visit all tho repajr shops possible, there
to learn how repairs have been and are
being made. More than this, It Is well to
talk about these things with moro ex
Thus many an amateur has had trouble
with punctured floats, or carbureters, par
ticularly with metal floats, for they nre
the only kind that can be punctured. As
a temporary method of repairing a punc
tured copper float, the use of sealing wax
may be cited. In cases where the float
has flooded, through the perforation of the
solder, the first thing to be done Is to bore
a small hole In the float. In order to let
out the accumulated liquid, and the sur
face should be carefully cleaned around
the puncture. A piece of sealing wax
should then be obtained, and a few drops
should be melted over the hole and should
be pressed well down In order to fill it
up. It will then be found that the float Is
again good for any number of miles. One
advantage of this method la that the wax
adds little weight to the float. It Is advisa
ble to moisten whatever Is used for press
ing In the melted wax in order to prevent
Nothing can give a new driver more
trouble than a broken axle, particularly a
broken front axle. If this he of the tubular
type and the driver be fairly Ingenious, a
roadside repair may be made which will
allow of driving the ear home, which Is
some satisfaction. Thus a case In which
the tubular axle has been broken off close
to the spring chair, but Inside of it may be
repaired as follows: Obtain a piece of
wire cable, or heavy telegraph wire may
be used, or even In default of either of
these a piece of stout rope. In any case
something that can be used to tie the two
parts together. Attach this to tho springs,
leaving lots of slack between them. Then
drive Into the broken end a piece of wood,
which has been whittled down to fit, or a
round Iron bar or something similar and
handy. Having driven this Into one broken
piece, drive the other onto It, and keep
them from separating by tightening up on
the rope or cable. This may be done by
Inserting any strong stick or piece of iron.
as for instance a tire Iron, and twisting
until the whole is as tight as possible.
Then the tightening means should be so
fixed In n position as to render It impos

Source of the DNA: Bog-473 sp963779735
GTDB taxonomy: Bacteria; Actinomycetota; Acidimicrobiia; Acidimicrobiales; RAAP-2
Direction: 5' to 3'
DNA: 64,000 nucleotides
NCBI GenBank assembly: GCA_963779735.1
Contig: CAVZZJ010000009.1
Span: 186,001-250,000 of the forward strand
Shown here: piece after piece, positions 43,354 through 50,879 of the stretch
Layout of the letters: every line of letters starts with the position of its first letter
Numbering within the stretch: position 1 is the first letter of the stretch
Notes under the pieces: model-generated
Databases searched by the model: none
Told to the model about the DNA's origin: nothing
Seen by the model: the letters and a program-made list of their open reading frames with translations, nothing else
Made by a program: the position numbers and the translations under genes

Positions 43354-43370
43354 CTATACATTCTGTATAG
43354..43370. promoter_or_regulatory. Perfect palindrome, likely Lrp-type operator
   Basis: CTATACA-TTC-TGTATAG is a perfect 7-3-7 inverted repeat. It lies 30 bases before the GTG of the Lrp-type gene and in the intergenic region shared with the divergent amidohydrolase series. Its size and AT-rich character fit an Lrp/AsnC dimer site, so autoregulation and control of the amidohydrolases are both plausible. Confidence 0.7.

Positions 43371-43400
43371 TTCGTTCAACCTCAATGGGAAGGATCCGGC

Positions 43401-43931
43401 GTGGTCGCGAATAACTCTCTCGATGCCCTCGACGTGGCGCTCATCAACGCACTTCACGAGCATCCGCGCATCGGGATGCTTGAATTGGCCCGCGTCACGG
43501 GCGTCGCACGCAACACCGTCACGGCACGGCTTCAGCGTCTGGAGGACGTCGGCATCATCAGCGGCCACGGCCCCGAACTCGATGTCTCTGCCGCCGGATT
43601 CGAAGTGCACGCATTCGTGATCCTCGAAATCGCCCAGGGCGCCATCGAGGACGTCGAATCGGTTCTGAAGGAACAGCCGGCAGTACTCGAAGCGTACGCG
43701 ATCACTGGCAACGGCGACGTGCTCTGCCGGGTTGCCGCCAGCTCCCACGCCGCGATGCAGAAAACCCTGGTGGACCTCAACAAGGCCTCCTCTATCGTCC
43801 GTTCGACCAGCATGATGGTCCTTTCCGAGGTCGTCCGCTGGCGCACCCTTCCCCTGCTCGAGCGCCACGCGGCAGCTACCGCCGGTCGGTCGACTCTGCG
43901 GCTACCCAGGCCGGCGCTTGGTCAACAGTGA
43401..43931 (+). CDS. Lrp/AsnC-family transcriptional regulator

sible for It to come loose. It will then be
possible to limp home with the broken
axle, slow speed being a necessity.
Lamps should have not a little attention
whether in UBe or not, for sooner or later
they will come into use, and then the pre
vious neglect will manifest itself. One
thing every automoblllst should learn la
what our factory is buildirur.
- r. rr n n n n iWjVijViri V.Vl"''f r M
Lincoln Branch. 13th and P Sts., H. E. SIDLES. Gen'l Mgr.
Omaha Branch. 1912-14-16 Farnam St.. LEE HUFF, Mfjni
not to fiddle around with the wicks of his
lamps. Thus, they should bo loft as they
stand when the lamp Is extinguished. The
average motorist extinguishes his lamp
by turning down the wick In order to save
the clips of the lamp door from becoming
slack from frequent using. He leaves the
wick turned down till the lamp Is next re
quired, and then forgets which way to turn
the button, with the reiult that he fre
quently turns the wick right down Into tho
oil reservoir nnd has ooner or later to
fish for It in the dark with a bent pin.
Moral: If you extinguish a lamp by turn
ing down the wick, turn It up again be
fore you quit hold, so that you may never
forget which way to revolve the button.
The best Way, however, to extinguish the
lamp is to open the door and blow out the
Itfhtt as that leaves the wick right for the
next time of lighting.
One little subject which always gives
trouble Is the matter of nuts working loose,
so that nut locks are a necessity. A slm
pio form which every automoblllst having
a hammer, cold chisel, some sheet steel
and a llttlo patience can mako for himself
is as follows: Place a short piece of sheet
steel on a block of hard wood anil punch
a hole through one end, this being a
round hole, to accommodate a screw or
rivet. At the other end tho nut for which
the lock is to bo made Is laid on the steel
and its exterior shuflo scratched In the
steel, using any sharp point, as the end of
a file. This outline serves as a guide for
tho cold chisel, which Is brought Into use
to cut away tho metal. When the end has
been formed to fit the nut, one end Is put
Into a vise, and the other end bent, to give
the whole something of a spring. To use,
the small end with a round hole Is fastened
dowa with a rivet or screw, according to
the kind of a Job wanted, which. In turn,
will depend upon Its location, and the
party doing tho work. This end being
fastened down, tho other will stand up at
a slight angle. To screw the nut down,
this must bo hold up above the top of the
nut, out of the way, but as soon ;is the
nut has been screwed home the lock can